DEFINITION of ‘Gerard Debreu’
Gerard Debreu was a mathematician and economist who was born in France but spent most of his academic career in the United States and most particularly at University of California at Berkeley. As the primary focus of his research was general equilibrium theory, his seminal works yielded his interests towards a possible balance between supply and demand that would trounce conventional economic theory about the nature of the marketplace.
BREAKING DOWN ‘Gerard Debreu’
Born in 1921, Gerard Debreu was quickly orphaned as a youngster when his father committed suicide and his mother died of natural causes. Born into a mercantile family who made lace, Debreu showed early promise in mathematics and was granted his high school with an eye towards prepping for the national exams to a grande ecole, an ambition achieved when he was admitted to École Normale Supérieure in Paris in 1941.
Debreu studied there for three years, but as he was preparing to take the final examinations, the landings in Normandy began and Debreu promptly enlisted in the French army. He was sent to Algeria for training and then released from service in 1945 after serving in French-occupied Germany. Towards the end of that year and extending into early 1946, Debreu took his examination Agregation de Mathematiques but began to make a transition from mathematics to economics, influenced in no small part by the general equilibrium theory of Leon Walrus and the Bourbaki brothers also. By 1948, his scholarship and interest in the issues of economists led him to be awarded a Rockefeller scholarship to visit and teach in the United States.
‘Gerard Debreu’ and Seminal Theories
Having joined the faculty at the University of Chicago in 1950 with intermittent travel back and forth to Paris, Debreu began working on the seminal theories that would earn him a career, the respect of other economists, and eventually attract the attention of the Nobel Committee. In 1954, along with Kenneth Arrow as co-author, he produced a paper titled “Existence of an Equilibrium for a Competitive Economy,” wherein the pair was able to prove the mathematical potential of a stable economy where supply and demand are on similar curves. The paper attracted attention for other noted economists and Debreu was offered a position at Yale University.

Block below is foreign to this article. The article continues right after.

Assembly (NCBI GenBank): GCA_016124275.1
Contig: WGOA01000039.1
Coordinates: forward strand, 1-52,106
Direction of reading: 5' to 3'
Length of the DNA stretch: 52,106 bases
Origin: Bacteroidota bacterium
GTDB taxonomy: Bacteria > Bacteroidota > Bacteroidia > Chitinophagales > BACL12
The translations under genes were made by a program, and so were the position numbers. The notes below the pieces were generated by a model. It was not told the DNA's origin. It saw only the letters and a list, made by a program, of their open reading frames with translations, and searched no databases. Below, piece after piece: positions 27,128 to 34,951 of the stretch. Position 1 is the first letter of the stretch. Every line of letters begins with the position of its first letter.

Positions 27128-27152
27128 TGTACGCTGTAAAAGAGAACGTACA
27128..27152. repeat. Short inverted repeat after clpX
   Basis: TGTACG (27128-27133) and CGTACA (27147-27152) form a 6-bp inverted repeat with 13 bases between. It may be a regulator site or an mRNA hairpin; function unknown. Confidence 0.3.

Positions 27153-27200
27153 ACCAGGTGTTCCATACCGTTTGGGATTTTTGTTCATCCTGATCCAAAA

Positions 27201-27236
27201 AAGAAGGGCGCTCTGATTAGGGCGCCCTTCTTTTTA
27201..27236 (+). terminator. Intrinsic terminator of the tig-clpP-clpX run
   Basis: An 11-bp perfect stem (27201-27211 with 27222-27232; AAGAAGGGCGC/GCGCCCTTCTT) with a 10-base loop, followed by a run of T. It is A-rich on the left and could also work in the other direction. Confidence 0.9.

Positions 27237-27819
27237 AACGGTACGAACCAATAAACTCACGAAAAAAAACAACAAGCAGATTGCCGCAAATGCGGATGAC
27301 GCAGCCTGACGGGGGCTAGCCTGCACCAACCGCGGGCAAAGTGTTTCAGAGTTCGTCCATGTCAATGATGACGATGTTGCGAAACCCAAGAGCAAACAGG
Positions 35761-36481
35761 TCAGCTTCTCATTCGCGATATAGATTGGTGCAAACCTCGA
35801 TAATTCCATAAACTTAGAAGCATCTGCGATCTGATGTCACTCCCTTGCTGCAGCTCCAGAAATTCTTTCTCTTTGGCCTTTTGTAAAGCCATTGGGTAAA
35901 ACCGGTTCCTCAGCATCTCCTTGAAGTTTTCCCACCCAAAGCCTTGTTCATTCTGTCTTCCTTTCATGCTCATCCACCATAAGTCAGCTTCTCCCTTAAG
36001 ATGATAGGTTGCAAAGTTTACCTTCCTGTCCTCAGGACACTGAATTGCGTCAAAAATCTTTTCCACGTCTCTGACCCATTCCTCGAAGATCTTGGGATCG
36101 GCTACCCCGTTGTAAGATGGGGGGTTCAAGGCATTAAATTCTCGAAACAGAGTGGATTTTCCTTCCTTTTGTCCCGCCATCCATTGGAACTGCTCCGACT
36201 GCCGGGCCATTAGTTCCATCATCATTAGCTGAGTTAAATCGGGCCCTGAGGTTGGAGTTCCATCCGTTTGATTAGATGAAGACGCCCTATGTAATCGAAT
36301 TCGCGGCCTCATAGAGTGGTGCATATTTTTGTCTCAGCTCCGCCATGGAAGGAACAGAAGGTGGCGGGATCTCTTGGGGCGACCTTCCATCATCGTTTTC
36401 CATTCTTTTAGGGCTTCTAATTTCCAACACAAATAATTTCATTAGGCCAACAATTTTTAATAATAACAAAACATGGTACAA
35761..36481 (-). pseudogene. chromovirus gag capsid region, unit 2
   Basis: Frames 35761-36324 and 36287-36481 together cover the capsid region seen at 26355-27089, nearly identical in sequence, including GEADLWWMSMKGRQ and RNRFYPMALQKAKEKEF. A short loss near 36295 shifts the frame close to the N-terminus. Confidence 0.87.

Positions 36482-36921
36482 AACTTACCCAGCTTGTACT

In 1958, Debreu would offer forth an elaboration of this theory within the pages of his most famous book, “Theory of Value: An Axiomatic Analysis of Economic Equilibrium,” a work that would prove itself over time as a seminal classic of modern economics. Later, between the years of 1960-1961, Debreu would work at Stanford’s Center for Advanced Study in the Behavioral Sciences towards the development of a general theory within the economics of the existence of an economic equilibrium.
In 1962, Debreu was given a position at UC Berkeley where he would find a permanent placement along with the titles of University professor and Class of 1958 Professor of Economics and Mathematics Emeritus. In 1976, he received the French Legion of Honor award and in 1983, he received the Nobel Prize in Economics. He died in December 2004.